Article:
“The Church, as a religious organization, does not have the investigative tools available to law enforcement agencies. Nor can the Church substitute for the courts in adjudicating legal claims,” the statement continues. “The Church has great faith in the judicial system to determine the truth of these claims. Nevertheless, the Church takes seriously its responsibility to hold its members accountable for their conduct with respect of the laws of God and man.”

According to the statement, the church is continuing its investigation of this individual’s claims and will act consistent with policy of zero tolerance for abuse.

According to audio and transcripts released on, the woman met with Bishop in 2017 to interview him about his service in the church, which she recorded.

At 40 minutes and 30 seconds in the audio, the woman shifts the conversation to her discussing what she claims he did to her as a missionary in the MTC.

A long conversation ensued. The woman shared her claims and recorded Bishop discussing misconduct he had with other women. noted that while Bishop never affirmatively acknowledges any specific actions, he reportedly admits in the recording he molested at least one woman and had been inappropriate with many other women. At one point, he claims if the full extent of his sins were to be revealed, he would be excommunicated and the church would be embarrassed.

In part of the transcript from the more than one-hour audio interview, the woman intimated that as a 9-year-old, she had a sexual experience with her step-father that caused him to disassociate. She said her spirit left her body and reentered after the act.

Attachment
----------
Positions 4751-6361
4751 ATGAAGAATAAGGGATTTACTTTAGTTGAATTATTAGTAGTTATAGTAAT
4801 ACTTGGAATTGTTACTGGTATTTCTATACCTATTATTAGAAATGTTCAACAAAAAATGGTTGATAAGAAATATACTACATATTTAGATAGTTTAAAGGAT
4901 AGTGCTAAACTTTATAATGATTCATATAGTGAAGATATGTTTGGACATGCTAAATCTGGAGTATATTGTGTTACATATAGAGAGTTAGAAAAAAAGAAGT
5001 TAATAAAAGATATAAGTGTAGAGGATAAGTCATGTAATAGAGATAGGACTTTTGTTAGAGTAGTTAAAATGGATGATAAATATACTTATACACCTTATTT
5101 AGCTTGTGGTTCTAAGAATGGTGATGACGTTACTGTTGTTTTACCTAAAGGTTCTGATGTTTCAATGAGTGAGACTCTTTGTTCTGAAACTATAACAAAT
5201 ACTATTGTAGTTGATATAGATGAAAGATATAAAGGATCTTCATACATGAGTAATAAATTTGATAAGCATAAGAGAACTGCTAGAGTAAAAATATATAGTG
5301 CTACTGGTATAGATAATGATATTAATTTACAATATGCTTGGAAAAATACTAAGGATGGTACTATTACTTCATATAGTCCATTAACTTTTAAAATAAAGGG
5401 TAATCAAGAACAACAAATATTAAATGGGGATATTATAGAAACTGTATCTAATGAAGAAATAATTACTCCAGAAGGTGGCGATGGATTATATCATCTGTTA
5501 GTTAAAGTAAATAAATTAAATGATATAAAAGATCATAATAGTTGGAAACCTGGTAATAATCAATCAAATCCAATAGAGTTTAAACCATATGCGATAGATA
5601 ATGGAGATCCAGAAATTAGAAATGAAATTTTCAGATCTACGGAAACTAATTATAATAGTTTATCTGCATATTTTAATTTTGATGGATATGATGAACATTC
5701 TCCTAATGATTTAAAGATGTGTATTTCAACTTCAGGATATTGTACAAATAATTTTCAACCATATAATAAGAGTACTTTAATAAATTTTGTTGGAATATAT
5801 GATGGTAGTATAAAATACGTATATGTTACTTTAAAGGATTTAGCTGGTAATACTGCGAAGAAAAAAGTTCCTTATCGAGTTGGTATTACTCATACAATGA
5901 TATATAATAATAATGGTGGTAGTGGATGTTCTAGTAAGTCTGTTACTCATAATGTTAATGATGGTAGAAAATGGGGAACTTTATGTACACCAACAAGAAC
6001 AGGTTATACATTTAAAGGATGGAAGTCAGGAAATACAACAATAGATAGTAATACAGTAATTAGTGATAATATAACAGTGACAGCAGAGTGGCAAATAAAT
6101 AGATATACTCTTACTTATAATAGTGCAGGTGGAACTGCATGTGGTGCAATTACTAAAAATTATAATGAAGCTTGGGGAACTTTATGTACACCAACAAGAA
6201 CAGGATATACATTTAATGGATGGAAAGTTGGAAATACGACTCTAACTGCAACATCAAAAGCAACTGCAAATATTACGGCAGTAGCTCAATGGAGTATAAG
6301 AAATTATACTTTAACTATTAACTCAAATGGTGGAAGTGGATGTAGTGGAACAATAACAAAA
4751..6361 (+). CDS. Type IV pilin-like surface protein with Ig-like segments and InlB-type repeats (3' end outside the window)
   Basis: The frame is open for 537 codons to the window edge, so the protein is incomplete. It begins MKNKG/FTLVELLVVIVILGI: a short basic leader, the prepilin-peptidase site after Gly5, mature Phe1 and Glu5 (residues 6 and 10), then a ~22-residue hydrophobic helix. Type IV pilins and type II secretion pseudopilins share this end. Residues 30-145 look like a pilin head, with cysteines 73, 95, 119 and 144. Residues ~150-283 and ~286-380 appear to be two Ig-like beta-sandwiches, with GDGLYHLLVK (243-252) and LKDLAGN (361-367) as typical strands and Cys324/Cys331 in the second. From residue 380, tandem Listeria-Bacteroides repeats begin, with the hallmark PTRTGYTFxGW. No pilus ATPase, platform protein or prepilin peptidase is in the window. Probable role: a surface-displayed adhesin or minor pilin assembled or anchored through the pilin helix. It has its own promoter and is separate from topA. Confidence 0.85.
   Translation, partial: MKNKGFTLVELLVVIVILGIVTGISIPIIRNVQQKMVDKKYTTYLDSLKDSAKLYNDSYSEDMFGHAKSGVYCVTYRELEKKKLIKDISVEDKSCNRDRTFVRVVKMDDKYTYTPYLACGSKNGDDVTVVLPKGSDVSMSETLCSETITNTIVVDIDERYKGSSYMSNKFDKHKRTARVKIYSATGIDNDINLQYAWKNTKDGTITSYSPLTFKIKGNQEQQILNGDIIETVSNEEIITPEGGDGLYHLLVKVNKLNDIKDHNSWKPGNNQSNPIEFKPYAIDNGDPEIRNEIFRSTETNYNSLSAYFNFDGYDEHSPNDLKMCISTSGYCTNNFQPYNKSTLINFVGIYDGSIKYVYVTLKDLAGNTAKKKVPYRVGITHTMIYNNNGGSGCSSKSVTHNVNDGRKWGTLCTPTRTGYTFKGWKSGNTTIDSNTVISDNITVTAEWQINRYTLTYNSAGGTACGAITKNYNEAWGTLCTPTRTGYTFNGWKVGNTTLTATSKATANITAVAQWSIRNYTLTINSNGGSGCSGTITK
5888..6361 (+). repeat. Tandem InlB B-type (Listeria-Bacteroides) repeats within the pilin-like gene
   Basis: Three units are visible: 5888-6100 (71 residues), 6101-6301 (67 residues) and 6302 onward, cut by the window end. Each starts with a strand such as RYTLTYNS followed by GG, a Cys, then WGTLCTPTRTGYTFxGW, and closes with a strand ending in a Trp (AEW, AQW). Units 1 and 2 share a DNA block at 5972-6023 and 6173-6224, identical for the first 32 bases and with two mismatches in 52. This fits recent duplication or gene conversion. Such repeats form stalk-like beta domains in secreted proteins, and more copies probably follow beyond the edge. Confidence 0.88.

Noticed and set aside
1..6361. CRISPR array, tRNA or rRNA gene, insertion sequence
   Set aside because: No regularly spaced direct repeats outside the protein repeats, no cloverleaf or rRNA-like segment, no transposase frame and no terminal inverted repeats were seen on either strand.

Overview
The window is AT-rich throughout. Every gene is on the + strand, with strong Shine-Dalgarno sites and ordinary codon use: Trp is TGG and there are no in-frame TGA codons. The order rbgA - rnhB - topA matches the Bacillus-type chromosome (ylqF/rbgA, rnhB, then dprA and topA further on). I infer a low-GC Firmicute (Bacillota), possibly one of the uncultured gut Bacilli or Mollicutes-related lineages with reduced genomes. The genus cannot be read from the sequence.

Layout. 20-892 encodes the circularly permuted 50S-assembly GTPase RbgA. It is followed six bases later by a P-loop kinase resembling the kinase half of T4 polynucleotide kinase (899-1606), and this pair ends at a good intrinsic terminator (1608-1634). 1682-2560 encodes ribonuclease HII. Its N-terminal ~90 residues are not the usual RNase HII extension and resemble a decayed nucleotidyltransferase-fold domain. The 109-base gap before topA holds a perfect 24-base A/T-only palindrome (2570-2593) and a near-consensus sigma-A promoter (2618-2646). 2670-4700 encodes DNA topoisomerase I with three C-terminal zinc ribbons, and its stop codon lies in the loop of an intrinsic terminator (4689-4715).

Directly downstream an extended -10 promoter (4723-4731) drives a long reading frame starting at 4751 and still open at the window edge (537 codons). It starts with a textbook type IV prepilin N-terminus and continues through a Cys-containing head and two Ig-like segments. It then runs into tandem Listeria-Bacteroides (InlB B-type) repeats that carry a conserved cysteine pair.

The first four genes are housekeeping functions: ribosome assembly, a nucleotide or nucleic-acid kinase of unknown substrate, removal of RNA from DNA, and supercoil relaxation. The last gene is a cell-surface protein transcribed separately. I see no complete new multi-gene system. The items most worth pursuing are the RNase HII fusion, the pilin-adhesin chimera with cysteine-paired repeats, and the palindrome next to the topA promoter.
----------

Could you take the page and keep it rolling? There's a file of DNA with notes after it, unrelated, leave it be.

The woman then reminded him of the alleged attempted rape, and was transcribed as follows:

Bishop: Why would I not remember that?

Woman: Well.

Bishop: That’s terrible.

Woman: Yeah, that was. But, I’d rather be me than you.

Bishop: I would rather be you than me.

Woman: I have had real serious issues with priesthood holders ever since. Half of them have been unfaithful, and I figured you know, maybe it’s just me. Maybe it’s just me. Maybe I’m just a magnet for men who take advantages of vulnerable women.

Bishop: You just ... I don’t know how many women there are, but if this story went public...

Woman: You would be the Harvey Weinstein of the Mormon church. True?

Bishop: I would be.

Woman: Yes, you would be.

Bishop: I would be.

Woman: How many women have you apologized to? At, least obviously. Is [redacted] still alive?

Bishop: I haven’t ... she contacted ... she did what you did, appropriately so. She made an attempt to find out. I did [inaudible 01:10:22] her. Anyway, I had a conversation with an authority, called me —

Woman: Who?

Bishop: Somebody in the church, I don’t remember their name.

The conversation continues with accusations and revelations on the number of women Bishop was physically familiar with.

“When you have an addiction and you recognize and you’re doing things to young vulnerable women, broken women, who are looking only to make their lives better and serve the Lord, you took advantage of us, and you just stayed — not only did you stay in that calling, you go on and take other callings,” the woman told him in the audio.

Daily Herald reporter Genelle Pugmire can be contacted at, (801) 344-2910, Twitter @gpugmire

A 32-year veteran of covering news in Utah County, Genelle covers Provo, Orem, Faith/Religion, including the LDS Church and general assignments.